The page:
Wordsmithing

StFrancis04.jpg

A poet paints with words.  They select words carefully, one at a time, and fit them together like a jigsaw.  The finished article, if it is a success, is an emotion capture.  It is a perfectly recorded moment in time, which conveys the feelings of the poet.  Really successful poems open those same emotions in the reader.

I think what makes Paula Meehan even more tangible to me is that she grew up in my part of Dublin both in place and time.  Like Dermot Bolger she speaks with the cadence of Finglas when it was a village of Dublin perched on the edge of the countryside.

I grew up in the City, with a cow-field at the end of the street.  There was a short cut that way, so we literally walked to school “through the fields”.  My sister fell in the ditch once and had to go home covered in mud and get my mother to drive her in.  The notion that anyone would be “driven” to school; preposterous!  Of course in those days kids were skinny.

All the above just erupted out of my brain from reading the Meehan poem below.  Yes, there were horses in gardens!  Big gardens we had in those days.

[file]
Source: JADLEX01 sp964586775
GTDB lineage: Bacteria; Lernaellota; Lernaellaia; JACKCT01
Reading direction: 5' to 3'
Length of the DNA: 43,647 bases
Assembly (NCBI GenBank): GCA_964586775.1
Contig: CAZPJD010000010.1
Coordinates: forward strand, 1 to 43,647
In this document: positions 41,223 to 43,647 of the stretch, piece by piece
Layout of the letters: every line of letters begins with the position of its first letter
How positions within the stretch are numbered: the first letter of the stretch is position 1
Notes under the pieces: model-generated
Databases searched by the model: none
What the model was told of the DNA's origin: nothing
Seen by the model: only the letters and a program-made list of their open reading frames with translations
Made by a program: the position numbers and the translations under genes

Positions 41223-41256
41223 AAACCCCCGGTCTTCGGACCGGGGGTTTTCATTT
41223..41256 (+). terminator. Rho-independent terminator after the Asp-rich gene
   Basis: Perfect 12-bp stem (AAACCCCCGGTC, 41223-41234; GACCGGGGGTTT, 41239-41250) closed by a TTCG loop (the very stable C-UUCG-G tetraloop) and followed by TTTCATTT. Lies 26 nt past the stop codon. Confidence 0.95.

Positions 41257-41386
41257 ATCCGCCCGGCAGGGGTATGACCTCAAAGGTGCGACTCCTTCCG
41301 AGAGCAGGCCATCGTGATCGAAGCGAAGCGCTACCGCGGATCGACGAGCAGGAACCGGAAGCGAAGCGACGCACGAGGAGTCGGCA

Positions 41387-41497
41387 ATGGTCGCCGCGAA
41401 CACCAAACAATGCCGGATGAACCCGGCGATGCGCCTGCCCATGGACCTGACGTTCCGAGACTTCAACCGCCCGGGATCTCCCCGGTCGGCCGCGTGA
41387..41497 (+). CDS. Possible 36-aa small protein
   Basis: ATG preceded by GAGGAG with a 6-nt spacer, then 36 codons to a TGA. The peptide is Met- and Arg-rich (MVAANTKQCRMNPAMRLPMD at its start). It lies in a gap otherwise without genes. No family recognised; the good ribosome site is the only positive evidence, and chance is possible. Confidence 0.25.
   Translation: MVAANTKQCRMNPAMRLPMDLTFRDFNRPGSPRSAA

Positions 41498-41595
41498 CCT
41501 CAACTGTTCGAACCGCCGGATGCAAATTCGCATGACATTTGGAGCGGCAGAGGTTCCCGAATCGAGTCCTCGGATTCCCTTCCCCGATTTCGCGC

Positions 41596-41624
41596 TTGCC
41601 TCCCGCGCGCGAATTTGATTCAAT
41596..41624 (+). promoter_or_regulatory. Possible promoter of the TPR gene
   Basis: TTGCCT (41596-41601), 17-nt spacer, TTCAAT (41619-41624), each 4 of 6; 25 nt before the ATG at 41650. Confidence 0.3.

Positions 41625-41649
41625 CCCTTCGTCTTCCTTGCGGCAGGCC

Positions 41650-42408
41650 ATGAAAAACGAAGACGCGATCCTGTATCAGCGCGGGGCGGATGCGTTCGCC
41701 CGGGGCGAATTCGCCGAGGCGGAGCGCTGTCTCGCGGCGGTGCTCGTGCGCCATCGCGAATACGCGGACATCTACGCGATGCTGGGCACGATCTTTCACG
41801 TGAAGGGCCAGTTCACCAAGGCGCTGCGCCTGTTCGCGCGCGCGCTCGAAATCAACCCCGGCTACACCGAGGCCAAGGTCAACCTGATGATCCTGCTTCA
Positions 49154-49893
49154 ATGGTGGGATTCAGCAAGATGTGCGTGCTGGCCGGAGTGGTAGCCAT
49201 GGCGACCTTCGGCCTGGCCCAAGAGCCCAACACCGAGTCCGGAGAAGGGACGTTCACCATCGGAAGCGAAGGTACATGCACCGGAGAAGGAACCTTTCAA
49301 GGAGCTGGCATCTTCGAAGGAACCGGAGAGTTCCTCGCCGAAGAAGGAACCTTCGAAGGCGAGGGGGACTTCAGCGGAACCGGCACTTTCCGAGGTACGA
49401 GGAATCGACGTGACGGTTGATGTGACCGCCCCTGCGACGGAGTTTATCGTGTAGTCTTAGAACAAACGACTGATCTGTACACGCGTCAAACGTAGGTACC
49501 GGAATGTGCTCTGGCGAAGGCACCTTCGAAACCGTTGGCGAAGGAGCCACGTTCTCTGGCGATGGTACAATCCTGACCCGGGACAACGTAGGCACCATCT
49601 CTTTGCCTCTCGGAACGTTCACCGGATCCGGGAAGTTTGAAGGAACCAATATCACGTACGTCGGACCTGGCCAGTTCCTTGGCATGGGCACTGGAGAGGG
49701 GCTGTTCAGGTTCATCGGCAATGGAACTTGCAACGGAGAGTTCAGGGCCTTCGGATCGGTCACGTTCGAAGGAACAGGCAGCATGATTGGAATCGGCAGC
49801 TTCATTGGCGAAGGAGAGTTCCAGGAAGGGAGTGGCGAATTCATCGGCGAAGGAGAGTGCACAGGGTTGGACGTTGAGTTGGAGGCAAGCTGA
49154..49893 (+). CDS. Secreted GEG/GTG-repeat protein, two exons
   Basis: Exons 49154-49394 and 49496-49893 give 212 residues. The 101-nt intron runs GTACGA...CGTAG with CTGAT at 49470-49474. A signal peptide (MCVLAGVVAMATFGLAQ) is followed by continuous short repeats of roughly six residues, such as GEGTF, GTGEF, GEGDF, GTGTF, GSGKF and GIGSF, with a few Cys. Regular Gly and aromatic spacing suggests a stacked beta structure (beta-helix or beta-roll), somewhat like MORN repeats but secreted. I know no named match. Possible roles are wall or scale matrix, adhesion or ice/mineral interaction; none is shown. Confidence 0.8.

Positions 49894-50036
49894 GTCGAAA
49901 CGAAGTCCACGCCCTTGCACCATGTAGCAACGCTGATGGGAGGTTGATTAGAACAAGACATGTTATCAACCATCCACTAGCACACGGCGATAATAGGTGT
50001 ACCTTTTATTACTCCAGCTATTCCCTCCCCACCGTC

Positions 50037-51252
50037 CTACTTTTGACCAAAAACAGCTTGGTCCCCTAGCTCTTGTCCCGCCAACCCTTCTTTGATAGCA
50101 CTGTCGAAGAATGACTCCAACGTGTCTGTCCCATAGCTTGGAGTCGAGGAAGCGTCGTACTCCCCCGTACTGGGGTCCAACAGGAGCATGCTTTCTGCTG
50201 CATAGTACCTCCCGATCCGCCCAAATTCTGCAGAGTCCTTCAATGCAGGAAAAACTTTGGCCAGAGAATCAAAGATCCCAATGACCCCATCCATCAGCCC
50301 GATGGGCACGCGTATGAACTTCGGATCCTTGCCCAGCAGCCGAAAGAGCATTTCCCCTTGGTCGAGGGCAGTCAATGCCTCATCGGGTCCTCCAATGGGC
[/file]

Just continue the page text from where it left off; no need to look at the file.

Back to wordsmithing though.  There is one word in the poem below that sits awkwardly. “Sweaters”.  We didn’t have sweaters in Finglas in the 1960’s.  Americans had sweaters.  We had jumpers, cardigans or geansais.  Maybe her brother got a sweater in the States in the 1980’s before we lost milk bottles.

 

My Father Perceived as a Vision of St Francis; by Paula Meehan

(for Brendan Kennelly)
It was the piebald horse in next door’s garden
frightened me out of a dream
with her dawn whinny. I was back
in the boxroom of the house,
my brother’s room now,
full of ties and sweaters and secrets.
Bottles chinked on the doorstep,
the first bus pulled up to the stop.

The rest of the house slept except for my father.
I heard him rake the ash from the grate,
plug in the kettle, hum a snatch of a tune.
Then he unlocked the back door
and stepped out into the garden.
Autumn was nearly done, the first frost
whitened the slates of the estate.
He was older than I had reckoned,
his hair completely silver,
and for the first time I saw

the stoop of his shoulder, saw that
his leg was stiff. What’s he at?
So early and still stars in the west?

They came then: birds
of every size, shape, colour;
they came from the hedges and shrubs,
from eaves and garden sheds,
from the industrial estate, outlying fields,
from Dubber Cross they came
and the ditches of the North Road.
The garden was a pandemonium
when my father threw up his hands
and tossed the crumbs to the air.
The sun cleared O’Reilly’s chimney
and he was suddenly radiant,
a perfect vision of St Francis, made whole, made young again, in a Finglas garden.

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